Developers present proposals for Dale Street Fire Station


The Roseville HRA heard proposals from three developers seeking to purchase and develop the three-acre Dale Street Fire Station site. (submitted photo)

Joshua Nielsen
Review staff

Three developers interested in purchasing and developing land at the site of the old Dale Street Fire Station outlined their proposals to the Roseville Housing and Redevelopment Authority Oct. 15.

Representatives from the Greater Metropolitan Housing Corporation, Sand Development LLC and CommonBond Communities met separately with the RHRA board to present each proposal for the three-acre parcel.

The land slated for development is located on the west side of Dale Street, just north of Highway 36, between Lovell and Cope Avenues. The city owns the one-acre site where the old fire station is awaiting demolition. The RHRA previously purchased five lots on two acres of land to the south and west of the station and cleared them.

The three companies interested in developing the prime real estate had had very different proposals.

Greater Metropolitan Housing Corporation

GMHC is proposing to build 29 owner-occupied, single-family environmentally-sustainable homes on the site.

The proposal includes:

• 12 two-story, 2,400-square-foot single-family homes set in a courtyard style configuration, each with four bedrooms, 3.5 bathrooms and a two-car detached garage.

• Eight single-level, accessible senior homes with a choice of styles: two-bedroom/two-bath 1,600-square-foot unit with an attached two-car garage or a two-bedroom/one-bath 1,000-square-foot unit with an attached single-car garage.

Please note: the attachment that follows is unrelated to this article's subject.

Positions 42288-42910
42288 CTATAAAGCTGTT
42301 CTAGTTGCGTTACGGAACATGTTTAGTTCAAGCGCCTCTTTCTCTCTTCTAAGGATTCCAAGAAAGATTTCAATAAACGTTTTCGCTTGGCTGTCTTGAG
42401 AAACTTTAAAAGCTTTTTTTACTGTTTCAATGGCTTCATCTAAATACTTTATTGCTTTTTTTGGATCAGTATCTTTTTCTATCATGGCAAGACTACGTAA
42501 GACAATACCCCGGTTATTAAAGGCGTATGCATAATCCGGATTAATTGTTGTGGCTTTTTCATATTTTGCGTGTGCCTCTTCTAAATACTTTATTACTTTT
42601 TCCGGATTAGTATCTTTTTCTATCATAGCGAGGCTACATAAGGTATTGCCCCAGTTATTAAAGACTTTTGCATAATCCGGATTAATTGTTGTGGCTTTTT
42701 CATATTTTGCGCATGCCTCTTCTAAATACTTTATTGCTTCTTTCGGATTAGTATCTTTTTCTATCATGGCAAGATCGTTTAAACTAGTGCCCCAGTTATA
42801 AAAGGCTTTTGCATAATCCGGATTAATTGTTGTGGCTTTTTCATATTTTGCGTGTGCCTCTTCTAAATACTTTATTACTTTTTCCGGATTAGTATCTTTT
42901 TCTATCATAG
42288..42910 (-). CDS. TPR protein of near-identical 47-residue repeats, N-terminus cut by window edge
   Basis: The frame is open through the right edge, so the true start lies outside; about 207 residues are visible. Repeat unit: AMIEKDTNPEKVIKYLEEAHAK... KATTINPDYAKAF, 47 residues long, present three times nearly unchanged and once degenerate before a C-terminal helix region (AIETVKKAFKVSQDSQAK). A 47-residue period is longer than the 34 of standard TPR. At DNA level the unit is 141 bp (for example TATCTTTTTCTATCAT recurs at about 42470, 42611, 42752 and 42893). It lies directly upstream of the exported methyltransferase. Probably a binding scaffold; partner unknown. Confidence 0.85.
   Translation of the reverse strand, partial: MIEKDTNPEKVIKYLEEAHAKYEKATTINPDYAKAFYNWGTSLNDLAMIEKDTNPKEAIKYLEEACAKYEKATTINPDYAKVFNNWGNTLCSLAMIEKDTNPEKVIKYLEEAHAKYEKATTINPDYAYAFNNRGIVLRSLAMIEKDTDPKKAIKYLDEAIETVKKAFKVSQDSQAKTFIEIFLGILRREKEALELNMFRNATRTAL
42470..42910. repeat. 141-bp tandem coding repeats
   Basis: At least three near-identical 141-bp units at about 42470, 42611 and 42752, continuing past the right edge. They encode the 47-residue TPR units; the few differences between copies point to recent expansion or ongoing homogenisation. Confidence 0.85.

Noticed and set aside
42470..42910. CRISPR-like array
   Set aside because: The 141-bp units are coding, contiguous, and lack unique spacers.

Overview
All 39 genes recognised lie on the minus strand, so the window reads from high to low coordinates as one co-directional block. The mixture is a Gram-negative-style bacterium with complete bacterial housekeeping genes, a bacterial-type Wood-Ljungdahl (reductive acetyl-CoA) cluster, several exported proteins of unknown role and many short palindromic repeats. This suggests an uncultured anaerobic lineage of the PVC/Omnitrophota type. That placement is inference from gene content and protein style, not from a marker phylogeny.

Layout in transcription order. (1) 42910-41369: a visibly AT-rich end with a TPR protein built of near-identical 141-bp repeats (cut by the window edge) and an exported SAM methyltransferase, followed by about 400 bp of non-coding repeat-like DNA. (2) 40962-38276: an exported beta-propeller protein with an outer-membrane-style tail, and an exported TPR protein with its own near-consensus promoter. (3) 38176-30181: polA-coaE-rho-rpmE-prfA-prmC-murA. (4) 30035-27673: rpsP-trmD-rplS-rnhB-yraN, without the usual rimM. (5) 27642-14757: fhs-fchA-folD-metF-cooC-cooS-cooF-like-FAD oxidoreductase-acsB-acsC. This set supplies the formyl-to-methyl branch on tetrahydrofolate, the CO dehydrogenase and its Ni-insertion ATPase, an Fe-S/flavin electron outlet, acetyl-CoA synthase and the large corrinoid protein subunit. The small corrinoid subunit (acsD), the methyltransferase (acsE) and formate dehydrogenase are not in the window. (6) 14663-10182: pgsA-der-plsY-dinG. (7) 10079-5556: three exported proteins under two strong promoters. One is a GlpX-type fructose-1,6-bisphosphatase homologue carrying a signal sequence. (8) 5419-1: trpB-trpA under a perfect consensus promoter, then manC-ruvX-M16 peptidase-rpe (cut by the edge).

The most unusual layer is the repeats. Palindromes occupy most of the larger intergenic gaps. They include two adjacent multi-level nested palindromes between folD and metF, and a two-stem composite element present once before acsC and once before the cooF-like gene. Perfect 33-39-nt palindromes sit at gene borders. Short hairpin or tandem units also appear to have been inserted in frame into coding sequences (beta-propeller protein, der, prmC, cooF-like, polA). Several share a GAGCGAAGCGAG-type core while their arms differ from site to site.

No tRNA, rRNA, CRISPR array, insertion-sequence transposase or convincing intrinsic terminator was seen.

• Nine 2,100-square-foot townhomes, each with four bedrooms, 3.5 bathrooms and a two-car tuck-under garage.

According to GMHC’s proposal, all 29 units would have a porch, patio, and/or balcony. The neighborhood design would feature shared courtyards and sidewalks, as well as a rain garden to capture storm water runoff and to create a buffer between existing homes.

All homes would follow Minnesota 2011 Enterprise Green Communities Criteria and would be sold at market rate, which according to GMHC estimates would range from $225,000 for smaller units to $295,000 for the largest models.

“We’re putting up quality mid-ranged homes here,” GMHC Director of Construction Bill Buelow told the RHRA. “I’m sure they would surpass some of the more expensive homes… we think a lot of people could get excited about this.”

GMHC is seeking to purchase the land for development for $1.

Sand Development, LLC and Habitat for Humanity

The second proposal heard by the RHRA was from Sand Development, LLC and Twin Cities Habitat for Humanity, who want to partner to build on the site.

Under their proposal, Sand Development would build an apartment building along Dale Street, and Habitat would construct five homes along Cope and Lovell Avenues.

In the proposal:

• the three-story apartment building would have 48 one-, two- and three-bedroom units, underground parking and a flat roof to help minimize the visual impact of the building’s height. Units would be expected to rent from $1,195 to $1,447 per month.

• the five single-family homes would feature three- or four-bedroom/two-bathroom layouts ranging from 1,500 to 1,700 square feet. Each home would have a two-car garage and would be valued at around $225,000.